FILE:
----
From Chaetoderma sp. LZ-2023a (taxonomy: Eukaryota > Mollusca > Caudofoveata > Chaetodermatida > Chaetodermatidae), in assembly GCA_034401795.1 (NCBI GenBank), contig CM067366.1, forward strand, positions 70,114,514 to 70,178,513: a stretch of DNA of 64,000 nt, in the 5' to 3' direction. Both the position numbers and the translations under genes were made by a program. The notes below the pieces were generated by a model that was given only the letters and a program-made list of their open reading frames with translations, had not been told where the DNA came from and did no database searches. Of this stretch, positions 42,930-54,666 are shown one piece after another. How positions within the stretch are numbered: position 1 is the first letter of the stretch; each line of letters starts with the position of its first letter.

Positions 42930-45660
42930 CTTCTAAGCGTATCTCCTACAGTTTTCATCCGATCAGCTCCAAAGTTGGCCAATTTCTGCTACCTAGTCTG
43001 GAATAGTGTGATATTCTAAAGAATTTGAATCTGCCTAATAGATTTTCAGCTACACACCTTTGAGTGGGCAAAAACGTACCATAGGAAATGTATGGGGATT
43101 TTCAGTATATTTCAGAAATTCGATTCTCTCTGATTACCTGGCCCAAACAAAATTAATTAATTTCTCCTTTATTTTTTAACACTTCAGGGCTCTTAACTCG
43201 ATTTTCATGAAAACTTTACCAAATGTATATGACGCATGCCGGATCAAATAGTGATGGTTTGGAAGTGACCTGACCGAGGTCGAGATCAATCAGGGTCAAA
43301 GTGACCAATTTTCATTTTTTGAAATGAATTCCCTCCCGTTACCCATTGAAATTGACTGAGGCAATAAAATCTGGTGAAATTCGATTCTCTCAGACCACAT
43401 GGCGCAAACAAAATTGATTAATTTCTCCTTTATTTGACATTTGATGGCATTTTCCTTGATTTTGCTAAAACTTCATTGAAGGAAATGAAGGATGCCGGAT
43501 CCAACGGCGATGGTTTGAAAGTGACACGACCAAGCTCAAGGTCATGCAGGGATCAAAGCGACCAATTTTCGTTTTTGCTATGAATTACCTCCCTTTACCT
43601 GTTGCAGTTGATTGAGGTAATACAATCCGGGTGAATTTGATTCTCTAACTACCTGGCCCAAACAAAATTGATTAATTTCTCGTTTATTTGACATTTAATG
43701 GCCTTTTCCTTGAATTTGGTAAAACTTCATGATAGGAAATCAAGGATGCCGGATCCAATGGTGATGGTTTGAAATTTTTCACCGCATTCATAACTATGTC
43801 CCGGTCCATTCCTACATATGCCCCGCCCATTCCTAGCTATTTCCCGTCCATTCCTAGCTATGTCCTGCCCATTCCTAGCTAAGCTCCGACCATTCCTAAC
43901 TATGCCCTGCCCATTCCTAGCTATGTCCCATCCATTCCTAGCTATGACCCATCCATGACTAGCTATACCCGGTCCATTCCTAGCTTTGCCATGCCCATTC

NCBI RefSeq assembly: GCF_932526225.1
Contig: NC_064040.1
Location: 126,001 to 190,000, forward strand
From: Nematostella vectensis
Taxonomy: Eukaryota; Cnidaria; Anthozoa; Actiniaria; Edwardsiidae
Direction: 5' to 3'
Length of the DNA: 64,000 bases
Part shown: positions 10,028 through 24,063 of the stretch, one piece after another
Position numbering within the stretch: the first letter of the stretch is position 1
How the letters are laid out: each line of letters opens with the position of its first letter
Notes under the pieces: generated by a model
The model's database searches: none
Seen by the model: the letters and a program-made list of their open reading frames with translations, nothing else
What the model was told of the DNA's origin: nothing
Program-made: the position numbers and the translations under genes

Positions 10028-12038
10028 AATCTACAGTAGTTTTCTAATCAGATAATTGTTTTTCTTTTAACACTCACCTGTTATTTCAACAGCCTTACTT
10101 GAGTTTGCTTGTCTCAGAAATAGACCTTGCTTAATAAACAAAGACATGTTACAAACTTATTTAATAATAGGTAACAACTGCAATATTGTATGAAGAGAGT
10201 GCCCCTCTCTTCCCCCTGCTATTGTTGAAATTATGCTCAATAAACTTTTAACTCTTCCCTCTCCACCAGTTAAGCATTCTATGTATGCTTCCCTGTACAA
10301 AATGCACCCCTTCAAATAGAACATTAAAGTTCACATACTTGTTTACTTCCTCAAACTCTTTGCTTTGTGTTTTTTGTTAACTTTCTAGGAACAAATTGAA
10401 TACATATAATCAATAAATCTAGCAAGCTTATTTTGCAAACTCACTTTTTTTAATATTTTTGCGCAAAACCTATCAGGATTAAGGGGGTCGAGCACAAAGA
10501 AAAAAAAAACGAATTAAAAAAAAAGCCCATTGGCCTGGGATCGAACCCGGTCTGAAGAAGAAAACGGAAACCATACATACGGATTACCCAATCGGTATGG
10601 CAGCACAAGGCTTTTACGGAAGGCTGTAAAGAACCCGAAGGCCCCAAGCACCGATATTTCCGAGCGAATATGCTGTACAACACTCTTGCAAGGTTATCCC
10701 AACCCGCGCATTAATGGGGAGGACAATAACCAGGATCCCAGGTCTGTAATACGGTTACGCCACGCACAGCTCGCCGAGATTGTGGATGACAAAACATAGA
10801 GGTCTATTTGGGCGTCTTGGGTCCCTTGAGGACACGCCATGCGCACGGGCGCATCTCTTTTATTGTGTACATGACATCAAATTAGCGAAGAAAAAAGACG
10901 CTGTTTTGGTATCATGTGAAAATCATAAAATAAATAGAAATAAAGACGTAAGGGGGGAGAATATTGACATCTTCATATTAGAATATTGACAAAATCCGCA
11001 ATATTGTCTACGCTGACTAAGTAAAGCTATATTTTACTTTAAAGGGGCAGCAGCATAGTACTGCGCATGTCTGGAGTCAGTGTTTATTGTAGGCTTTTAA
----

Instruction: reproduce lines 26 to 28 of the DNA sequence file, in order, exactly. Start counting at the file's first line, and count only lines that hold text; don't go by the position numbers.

Seen by the model: the letters and a program-made list of their open reading frames with translations, nothing else
What the model was told of the DNA's origin: nothing
Program-made: the position numbers and the translations under genes